In Spite of Everything is a collection of nonfiction stories about women in love. Three of the women had lackluster marriages before they realized that life had more to offer. One couple is African American, another Puerto Rican. Miriam and Rachael met in a Jewish Bungalow Colony in Upstate New York. One woman was a Catholic nun from 1943 to 1948, and her partner, also a devout Catholic, had abstained from contact with women for seven years, trying to please her family. Ann and Faith met in the Navy in 1954 and witnessed, first hand, the cruel treatment of homosexuals and anyone whom the Navy thought were homosexuals. Quilting brought Laura who was fifty at the time, together with Kathleen, who was forty-one. One couple comes from the Deep South and another is Canadian. Five couples raised children together. These women are PhDs, RNs, abuse counselors, teachers, accountants, principals, hair dressers, hospital administrators, home makers, entrepreneurs, and computer network specialists. One thing brings them all together. Each shared a desire so compelling that she left husband, or family, and risked the alienation of society and the anger of a wrathful God to be with the woman she loved.
She wrenched her back and neck and had to be helped into her house.” Mel and Adam sat in the den watching television. The women were in the kitchen. Rachael was in agony even after several aspirin. Miriam asked, “Would you like me to rub you with Ben Gay?” If Rachael had said “No,” it might have taken ten more years for Miriam to acknowledge her feelings for Rachael! Thankfully, when she began kneading Rachael’s neck and shoulders, a little thrill caught in her chest. A warm, pink blush rose to her cheeks. She kept moving her fingers slowly over Rachael’s back and Miriam knew that touching Rachael meant more than therapeutic massage. She tried to compose herself and assumed a casual expression, but it was too late. Rachael had seen, and Rachael knew that her prayers had been answered.
When the summer was over, Rachael picked up her daily routine. She missed seeing Miriam every day. It made it difficult to suppress the longing that had surfaced at the end of their summer in the country. Rachael had waited ten years for Miriam’s touch. Miriam was such a tender, sweet woman, and Rachael knew her touch would heal her of more than her sprained neck. She must make sure of Miriam’s feelings. She remembers, “I had been invited to go out to eat with friends whom I usually enjoyed. We would laugh, have a few drinks, and have a good time. This time, all I could think of was how much I missed Miriam. It was pining that brought physical pain.” Rachael couldn’t even manage to make the right responses in their conversation. A big invisible fist had seized her and started squeezing. “I couldn’t think about anything but getting back to Miriam to talk with her. I needed to ask the question that would change everything, for better or worse. Would Miriam remember what I asked? Would she remember the answer?”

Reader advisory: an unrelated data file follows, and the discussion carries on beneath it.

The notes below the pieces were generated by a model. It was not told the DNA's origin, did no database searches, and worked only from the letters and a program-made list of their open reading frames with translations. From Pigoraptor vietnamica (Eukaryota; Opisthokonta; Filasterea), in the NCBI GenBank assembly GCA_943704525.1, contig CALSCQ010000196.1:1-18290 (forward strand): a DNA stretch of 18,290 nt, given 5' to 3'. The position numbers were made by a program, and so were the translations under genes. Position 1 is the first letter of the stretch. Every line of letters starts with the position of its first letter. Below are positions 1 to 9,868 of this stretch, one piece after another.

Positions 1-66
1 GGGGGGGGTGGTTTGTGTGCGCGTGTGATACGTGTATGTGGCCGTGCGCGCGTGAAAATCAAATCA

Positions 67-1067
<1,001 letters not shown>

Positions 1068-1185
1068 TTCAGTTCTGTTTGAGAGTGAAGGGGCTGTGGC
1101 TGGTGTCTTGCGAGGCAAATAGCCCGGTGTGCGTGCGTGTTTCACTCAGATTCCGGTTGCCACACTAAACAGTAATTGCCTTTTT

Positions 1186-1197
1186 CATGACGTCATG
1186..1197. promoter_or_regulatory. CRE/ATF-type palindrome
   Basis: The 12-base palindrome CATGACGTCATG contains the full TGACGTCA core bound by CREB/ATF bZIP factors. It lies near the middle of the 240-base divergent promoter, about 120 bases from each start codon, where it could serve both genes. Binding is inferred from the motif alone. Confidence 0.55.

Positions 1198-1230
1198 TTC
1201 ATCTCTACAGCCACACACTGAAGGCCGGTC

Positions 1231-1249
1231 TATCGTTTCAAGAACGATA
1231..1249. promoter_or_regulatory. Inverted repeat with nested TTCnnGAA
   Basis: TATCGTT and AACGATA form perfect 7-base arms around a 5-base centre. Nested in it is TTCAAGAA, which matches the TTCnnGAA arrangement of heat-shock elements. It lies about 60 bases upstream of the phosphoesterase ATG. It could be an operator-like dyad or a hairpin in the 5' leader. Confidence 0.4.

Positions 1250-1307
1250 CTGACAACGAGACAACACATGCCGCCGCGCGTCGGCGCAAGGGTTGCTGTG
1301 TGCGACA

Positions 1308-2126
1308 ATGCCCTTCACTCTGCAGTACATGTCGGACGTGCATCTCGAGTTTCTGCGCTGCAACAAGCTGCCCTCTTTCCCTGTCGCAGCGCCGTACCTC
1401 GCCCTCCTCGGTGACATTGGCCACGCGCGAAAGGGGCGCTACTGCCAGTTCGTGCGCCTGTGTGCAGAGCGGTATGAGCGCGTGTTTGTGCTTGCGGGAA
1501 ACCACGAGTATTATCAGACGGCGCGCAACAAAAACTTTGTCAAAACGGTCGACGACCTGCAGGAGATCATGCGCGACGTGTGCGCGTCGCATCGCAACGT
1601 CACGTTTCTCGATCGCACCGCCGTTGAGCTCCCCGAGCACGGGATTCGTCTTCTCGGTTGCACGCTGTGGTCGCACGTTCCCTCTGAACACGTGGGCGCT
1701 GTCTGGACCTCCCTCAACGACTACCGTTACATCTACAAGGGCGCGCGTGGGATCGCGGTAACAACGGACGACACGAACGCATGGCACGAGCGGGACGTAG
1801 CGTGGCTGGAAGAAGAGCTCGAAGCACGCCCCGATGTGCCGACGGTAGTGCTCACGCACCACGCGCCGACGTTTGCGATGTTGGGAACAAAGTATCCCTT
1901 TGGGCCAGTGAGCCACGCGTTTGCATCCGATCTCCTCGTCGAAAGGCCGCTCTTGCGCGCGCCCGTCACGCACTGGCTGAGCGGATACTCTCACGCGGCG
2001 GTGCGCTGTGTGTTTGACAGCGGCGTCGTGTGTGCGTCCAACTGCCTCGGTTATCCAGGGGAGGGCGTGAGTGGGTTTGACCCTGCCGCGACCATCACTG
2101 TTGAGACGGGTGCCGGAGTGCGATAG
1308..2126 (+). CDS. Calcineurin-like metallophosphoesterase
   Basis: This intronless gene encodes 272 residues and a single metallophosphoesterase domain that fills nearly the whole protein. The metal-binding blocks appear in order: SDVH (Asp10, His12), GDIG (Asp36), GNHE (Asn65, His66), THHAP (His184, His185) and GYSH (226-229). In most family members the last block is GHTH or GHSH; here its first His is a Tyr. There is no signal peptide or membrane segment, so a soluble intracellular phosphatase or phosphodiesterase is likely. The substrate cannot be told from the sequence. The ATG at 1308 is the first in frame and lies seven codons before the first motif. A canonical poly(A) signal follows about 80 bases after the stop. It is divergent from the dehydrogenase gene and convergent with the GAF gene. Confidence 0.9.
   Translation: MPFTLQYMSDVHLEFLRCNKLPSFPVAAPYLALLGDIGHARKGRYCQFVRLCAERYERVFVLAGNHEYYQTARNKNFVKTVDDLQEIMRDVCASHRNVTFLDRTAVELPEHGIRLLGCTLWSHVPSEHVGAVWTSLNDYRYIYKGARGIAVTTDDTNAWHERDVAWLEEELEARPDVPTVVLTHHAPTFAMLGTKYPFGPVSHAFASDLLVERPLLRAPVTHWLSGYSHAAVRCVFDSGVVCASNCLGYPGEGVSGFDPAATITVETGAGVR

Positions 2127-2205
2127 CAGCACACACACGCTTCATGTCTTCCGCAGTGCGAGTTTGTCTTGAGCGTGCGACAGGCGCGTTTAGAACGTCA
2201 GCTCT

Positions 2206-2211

The next day was Sunday, and that meant bowling league. Rachael knew that Miriam would be smoking pot that evening to get through sex with her husband, so Rachael chose that time to call Miriam. “I knew she would be stoned on pot, and I needed the truth. Maybe if she said, ‘No’ when I asked her the question, she would be stoned enough to forget the whole conversation.” After several busy signals, the phone rang. As soon as Miriam answered Rachael asked, “Do you have sexual feelings for me?”
There was a quick intake of breath and then Miriam answered, “Yes.”
There was only a long silence from Miriam’s end.
Leila Peters received her bachelors and masters degrees at Butler University where she met Suzie, the woman she loved. They were both teachers. In their thirty-five years together they traveled, bought a farm and raised Arabian horses, and found a dream cabin in Montana. Until In Spite of Everything became her passion, she wrote magazine articles about the things she loved: farm life, nature, and horses. She has been published in Outdoor Indiana, The Western Horseman, The Writers’ Center of Indianapolis periodical, Flying Island, and Teacher Magagine. It was Suzie’s death that prompted the writing of their story which became the catalist for gathering stories of other women who have been in loving relationships for nineteen years or more. Leila still lives on the farm she and Suzie bought in 1970 and loves to ride and walk over the land. She also spends time at her cabin in Montana in the summer, where she does much of her writing. After living alone for seventeen years she was blessed for the second time with a wonderful woman. Another chapter begins.